Code-switching and Indigenous workplace learning: cross-cultural competence training or cultural assimilation?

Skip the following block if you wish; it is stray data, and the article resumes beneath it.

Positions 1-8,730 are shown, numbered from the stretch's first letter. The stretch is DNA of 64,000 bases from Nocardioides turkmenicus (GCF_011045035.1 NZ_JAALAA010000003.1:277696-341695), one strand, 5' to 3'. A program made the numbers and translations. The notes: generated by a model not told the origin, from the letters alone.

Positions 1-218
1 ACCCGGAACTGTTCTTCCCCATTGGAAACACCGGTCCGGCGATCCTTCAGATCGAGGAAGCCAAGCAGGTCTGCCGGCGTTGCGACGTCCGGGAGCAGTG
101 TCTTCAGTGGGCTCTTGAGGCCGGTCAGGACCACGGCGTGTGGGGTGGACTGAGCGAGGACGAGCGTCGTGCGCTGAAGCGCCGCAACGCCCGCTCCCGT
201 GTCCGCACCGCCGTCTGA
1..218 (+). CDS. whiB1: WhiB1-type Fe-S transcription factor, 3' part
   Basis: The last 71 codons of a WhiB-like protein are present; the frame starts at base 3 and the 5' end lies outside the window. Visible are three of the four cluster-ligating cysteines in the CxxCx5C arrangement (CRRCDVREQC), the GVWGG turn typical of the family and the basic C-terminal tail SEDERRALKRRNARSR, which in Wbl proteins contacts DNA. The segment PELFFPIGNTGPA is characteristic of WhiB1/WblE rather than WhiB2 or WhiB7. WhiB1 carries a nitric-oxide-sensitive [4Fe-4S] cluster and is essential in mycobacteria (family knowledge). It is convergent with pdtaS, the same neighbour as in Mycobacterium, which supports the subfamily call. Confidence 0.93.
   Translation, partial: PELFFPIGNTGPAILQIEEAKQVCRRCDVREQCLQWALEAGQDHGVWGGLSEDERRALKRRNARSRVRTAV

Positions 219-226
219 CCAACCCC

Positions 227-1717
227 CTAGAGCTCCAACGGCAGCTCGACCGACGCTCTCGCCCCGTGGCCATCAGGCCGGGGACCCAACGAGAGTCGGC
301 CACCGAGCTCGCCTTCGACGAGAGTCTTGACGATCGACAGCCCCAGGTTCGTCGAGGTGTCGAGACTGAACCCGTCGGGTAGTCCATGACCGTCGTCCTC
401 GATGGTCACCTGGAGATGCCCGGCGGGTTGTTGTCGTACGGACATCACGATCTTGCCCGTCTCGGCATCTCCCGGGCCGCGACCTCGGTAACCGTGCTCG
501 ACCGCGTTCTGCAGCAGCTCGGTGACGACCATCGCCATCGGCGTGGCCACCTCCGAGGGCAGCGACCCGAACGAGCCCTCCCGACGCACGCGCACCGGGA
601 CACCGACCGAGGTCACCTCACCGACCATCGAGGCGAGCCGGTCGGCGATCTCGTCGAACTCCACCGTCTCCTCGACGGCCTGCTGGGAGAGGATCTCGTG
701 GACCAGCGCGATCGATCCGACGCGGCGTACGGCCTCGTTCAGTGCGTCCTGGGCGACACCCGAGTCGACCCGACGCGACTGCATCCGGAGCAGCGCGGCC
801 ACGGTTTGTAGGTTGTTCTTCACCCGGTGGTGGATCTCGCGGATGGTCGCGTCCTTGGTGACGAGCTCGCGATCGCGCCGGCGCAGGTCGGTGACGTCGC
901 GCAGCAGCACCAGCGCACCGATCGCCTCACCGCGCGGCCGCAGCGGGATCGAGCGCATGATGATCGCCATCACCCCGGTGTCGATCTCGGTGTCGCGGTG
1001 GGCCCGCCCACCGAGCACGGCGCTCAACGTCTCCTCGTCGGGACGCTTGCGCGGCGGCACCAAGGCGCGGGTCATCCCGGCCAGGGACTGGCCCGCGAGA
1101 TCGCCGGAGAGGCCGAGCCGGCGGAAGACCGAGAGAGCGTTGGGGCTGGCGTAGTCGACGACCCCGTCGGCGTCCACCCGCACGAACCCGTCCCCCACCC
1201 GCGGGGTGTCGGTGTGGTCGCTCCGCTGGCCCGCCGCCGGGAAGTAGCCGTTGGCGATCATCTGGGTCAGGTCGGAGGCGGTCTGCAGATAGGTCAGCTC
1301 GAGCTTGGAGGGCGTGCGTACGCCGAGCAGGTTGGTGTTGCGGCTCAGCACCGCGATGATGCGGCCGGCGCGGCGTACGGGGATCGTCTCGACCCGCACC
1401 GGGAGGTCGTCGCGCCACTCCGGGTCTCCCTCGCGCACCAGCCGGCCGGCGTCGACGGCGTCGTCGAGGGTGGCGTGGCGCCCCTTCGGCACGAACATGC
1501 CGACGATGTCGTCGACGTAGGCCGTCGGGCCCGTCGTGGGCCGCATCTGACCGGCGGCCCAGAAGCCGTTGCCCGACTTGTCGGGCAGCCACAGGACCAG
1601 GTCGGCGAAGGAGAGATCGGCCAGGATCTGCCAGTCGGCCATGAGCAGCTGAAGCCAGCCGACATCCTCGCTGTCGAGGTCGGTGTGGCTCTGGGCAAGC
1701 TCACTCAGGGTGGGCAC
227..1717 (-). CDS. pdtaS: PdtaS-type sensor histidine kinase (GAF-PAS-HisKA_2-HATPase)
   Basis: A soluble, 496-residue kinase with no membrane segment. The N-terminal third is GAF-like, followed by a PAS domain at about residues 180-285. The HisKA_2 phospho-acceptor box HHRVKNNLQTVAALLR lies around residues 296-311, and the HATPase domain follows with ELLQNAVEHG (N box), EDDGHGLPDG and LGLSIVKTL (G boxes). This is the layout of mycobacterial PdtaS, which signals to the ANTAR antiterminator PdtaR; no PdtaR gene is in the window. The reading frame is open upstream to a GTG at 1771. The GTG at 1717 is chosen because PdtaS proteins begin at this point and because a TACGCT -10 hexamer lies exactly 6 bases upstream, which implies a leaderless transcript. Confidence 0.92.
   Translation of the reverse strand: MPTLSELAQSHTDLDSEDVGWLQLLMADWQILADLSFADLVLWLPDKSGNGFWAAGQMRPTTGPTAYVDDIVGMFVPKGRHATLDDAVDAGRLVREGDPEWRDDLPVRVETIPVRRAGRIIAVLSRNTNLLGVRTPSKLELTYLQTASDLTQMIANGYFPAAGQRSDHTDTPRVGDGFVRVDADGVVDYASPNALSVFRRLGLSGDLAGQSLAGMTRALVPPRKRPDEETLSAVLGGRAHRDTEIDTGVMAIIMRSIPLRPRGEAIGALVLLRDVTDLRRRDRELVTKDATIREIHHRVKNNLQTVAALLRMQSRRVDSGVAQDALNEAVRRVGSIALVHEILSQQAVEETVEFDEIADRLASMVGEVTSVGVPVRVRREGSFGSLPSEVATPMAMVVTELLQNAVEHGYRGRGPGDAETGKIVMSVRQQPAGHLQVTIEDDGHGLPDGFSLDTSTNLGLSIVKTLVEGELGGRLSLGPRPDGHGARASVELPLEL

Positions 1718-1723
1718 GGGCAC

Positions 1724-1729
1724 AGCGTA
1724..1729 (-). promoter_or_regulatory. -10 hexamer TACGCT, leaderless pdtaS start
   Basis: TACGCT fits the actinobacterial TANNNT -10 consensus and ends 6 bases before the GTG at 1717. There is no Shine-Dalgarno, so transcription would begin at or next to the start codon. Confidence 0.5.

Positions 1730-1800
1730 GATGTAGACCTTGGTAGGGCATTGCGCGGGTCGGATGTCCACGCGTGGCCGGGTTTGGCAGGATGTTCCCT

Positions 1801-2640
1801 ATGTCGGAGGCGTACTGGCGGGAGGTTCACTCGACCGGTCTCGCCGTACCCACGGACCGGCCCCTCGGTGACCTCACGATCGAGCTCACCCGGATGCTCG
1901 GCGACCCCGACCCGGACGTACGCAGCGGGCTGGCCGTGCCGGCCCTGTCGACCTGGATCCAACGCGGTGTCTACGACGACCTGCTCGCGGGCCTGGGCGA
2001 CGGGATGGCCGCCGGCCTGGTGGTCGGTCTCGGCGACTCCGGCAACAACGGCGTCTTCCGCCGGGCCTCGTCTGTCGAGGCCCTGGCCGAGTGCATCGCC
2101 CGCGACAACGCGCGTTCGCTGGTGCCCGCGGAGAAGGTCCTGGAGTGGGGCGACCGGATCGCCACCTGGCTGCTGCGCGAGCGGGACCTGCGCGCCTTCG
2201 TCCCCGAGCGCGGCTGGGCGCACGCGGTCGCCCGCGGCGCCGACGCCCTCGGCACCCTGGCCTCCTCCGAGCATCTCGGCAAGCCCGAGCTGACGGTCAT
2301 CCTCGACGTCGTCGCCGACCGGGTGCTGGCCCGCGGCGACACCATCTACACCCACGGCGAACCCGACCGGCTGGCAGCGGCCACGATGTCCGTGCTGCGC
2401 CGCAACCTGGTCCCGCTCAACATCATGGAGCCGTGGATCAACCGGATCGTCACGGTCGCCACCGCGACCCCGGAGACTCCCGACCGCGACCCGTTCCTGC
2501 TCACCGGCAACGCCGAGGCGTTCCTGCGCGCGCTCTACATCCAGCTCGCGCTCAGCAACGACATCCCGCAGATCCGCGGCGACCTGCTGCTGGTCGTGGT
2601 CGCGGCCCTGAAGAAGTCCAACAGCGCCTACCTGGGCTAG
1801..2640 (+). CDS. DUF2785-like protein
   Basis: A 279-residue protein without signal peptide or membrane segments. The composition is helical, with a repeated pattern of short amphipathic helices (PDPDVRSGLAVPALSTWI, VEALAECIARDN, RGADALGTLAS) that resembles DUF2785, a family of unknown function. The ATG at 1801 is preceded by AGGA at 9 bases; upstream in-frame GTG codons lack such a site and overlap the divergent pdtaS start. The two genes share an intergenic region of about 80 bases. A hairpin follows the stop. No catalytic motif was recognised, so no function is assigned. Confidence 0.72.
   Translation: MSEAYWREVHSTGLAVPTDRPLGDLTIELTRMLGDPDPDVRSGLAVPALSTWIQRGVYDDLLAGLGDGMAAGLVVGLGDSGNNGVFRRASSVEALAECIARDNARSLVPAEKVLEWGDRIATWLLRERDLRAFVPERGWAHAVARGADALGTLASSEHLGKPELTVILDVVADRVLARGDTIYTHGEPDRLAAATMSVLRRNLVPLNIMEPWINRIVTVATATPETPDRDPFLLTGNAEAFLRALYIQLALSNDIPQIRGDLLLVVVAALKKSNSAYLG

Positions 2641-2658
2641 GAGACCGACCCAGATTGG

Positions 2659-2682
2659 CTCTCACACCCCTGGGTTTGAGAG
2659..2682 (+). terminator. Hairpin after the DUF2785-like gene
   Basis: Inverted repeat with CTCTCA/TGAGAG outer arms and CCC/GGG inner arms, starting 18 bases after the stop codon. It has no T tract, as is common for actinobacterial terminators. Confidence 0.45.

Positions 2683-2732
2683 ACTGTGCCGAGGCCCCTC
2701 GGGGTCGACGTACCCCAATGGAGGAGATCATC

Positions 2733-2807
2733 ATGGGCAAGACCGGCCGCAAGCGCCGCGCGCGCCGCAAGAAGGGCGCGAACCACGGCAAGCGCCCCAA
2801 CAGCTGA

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For more than two decades, within numerous spheres of education, code-switching (CS) - moving competently between two languages or dialects - has been promoted as a useful, if not necessary, skill for Australian Indigenous students to develop. (The term "Indigenous" in Australia usually refers to (mainland) Aboriginal and Torres Strait Islander peoples. Since the participants in our study were all Aboriginal, the terms "Indigenous" and "Aboriginal" are used interchangeably.) Linguistically in enables them to maintain communicative links with their home communities and to navigate non-Indigenous language environments. In schools and training organisations the development of CS often focuses on the verbal aspects of language (for example: "what does that mean in your English"? or "How do we say that in Standard Australian English"?), but CS also encompasses the nonverbal. In this chapter we consider the cultural nuances that underpin the development of competent CS and its associated behaviours: what training organisations often refer to as 'soft skills'. In doing so, we examine the vexed question of whether the development of these soft skills constitutes competency in cross-cultural communication or whether it is another guise for assimilation.
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